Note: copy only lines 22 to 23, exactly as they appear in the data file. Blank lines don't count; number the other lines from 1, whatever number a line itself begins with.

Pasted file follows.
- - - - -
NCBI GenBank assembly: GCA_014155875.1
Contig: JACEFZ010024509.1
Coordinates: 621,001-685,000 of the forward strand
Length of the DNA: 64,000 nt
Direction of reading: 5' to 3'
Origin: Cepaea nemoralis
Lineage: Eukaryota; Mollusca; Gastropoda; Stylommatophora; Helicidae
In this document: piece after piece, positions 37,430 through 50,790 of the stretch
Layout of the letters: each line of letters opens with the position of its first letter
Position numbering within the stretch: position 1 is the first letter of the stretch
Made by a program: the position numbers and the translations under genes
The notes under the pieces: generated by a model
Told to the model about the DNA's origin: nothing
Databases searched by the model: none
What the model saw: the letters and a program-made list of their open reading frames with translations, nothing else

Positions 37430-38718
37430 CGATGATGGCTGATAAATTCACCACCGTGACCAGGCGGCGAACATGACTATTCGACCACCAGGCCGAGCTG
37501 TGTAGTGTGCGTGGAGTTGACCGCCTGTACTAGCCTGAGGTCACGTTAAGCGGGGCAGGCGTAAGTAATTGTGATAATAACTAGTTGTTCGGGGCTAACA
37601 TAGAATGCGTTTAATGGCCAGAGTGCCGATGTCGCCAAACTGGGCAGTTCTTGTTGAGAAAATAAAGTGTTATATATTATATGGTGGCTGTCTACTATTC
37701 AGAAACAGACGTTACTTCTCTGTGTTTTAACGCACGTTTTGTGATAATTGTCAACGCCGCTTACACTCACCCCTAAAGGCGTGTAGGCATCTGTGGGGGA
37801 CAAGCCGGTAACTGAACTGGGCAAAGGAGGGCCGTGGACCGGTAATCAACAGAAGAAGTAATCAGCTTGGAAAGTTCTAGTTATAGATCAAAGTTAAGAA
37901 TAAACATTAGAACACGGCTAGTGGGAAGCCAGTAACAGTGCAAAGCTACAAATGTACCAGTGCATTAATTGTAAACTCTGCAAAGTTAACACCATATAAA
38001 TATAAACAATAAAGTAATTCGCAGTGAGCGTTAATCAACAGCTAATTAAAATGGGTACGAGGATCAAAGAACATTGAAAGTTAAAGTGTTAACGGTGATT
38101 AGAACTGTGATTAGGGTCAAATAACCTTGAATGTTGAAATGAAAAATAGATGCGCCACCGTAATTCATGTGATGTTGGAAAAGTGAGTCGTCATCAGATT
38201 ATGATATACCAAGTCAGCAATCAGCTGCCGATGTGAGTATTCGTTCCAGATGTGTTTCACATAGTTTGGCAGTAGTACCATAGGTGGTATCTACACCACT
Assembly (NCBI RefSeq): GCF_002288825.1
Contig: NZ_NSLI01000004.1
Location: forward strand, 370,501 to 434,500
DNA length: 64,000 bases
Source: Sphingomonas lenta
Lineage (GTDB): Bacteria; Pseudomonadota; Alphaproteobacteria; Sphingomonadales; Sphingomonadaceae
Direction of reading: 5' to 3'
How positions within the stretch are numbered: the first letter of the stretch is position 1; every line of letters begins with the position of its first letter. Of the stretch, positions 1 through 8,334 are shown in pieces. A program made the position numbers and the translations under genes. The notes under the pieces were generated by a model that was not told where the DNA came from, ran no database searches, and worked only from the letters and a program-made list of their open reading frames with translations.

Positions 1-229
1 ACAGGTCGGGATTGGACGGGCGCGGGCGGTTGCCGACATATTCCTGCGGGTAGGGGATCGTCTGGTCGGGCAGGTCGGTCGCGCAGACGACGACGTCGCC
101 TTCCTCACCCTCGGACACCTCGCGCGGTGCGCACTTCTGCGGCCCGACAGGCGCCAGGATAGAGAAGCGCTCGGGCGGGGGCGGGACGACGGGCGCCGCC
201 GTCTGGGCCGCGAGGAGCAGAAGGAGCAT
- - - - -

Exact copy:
37901 TAAACATTAGAACACGGCTAGTGGGAAGCCAGTAACAGTGCAAAGCTACAAATGTACCAGTGCATTAATTGTAAACTCTGCAAAGTTAACACCATATAAA
38001 TATAAACAATAAAGTAATTCGCAGTGAGCGTTAATCAACAGCTAATTAAAATGGGTACGAGGATCAAAGAACATTGAAAGTTAAAGTGTTAACGGTGATT